A sizable number of American baby boomers are considering starting businesses or nonprofit ventures over the coming decade, according to new research released Tuesday by Civic Ventures, a think tank on boomers, work and social purpose.
Nearly half of the 25 million women and men who expressed such interest want to be encore entrepreneurs, making a living while having a positive social effect. Three-quarters expect to create small, local organizations that employ up to 10 people.
The study, “Encore Entrepreneurs: Creating Jobs, Meeting Needs,” which was funded by MetLife Foundation and conducted by Penn Schoen Berland, shows that although potential encore entrepreneurs are daunted by the economic risk in starting ventures now, half are still eager to move forward:
- 58% said the current economic crisis makes them more likely to start their own businesses or nonprofit ventures.
- 54% said they were “very likely” to start their ventures within the next five to 10 years.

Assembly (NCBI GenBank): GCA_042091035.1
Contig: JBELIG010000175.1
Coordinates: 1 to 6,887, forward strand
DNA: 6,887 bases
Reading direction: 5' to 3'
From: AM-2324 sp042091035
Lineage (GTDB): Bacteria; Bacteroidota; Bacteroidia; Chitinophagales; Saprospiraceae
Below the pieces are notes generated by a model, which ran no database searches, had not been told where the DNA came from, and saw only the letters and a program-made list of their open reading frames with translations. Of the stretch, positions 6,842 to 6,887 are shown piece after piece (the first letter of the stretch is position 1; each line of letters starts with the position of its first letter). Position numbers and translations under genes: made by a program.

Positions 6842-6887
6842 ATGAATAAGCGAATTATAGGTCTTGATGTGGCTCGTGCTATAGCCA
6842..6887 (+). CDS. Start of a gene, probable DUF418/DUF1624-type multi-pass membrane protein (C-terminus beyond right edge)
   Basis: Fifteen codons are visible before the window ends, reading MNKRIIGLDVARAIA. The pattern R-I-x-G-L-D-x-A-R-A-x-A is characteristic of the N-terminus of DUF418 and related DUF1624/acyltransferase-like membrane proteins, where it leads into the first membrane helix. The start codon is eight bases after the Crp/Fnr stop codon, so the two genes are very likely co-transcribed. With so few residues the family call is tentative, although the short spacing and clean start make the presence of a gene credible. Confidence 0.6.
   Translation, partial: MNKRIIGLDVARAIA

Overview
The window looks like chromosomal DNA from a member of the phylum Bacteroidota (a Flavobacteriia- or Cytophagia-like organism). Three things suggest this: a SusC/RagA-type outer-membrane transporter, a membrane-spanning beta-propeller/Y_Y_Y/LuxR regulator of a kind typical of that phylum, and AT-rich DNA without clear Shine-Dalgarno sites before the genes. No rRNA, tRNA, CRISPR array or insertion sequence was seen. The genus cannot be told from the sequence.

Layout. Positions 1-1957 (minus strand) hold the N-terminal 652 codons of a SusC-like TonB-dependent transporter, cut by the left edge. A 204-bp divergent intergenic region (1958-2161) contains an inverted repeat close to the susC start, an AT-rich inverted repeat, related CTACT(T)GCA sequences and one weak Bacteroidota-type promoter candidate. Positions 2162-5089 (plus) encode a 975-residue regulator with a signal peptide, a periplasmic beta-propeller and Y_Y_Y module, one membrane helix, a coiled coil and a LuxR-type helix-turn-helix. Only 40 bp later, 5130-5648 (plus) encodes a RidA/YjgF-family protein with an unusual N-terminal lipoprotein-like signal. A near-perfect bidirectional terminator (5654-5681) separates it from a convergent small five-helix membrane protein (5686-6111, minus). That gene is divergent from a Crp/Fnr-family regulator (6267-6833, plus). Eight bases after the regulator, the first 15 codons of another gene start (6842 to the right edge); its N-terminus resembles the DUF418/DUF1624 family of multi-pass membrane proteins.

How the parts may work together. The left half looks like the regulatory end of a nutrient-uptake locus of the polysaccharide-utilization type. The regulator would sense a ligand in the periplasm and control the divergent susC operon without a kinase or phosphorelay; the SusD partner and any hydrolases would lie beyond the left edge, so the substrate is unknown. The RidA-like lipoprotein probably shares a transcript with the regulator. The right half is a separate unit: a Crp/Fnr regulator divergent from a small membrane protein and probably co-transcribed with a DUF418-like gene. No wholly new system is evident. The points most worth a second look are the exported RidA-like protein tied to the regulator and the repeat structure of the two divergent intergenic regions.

- 47% of encore entrepreneurs believed they would not be able to obtain adequate financing. The same percentage expected to tap their personal savings to launch their ventures.
- 52% said they had delayed launching their ventures because they did not feel secure enough financially at present.
Civic Ventures noted in a statement that the findings reinforce consistent research from the Kauffman Foundation, which shows that for 11 of the 15 years between 1996 and 2010, Americans between the ages of 55 and 64 had the highest rate of entrepreneurial activity of any age group.
The new study included findings in several areas.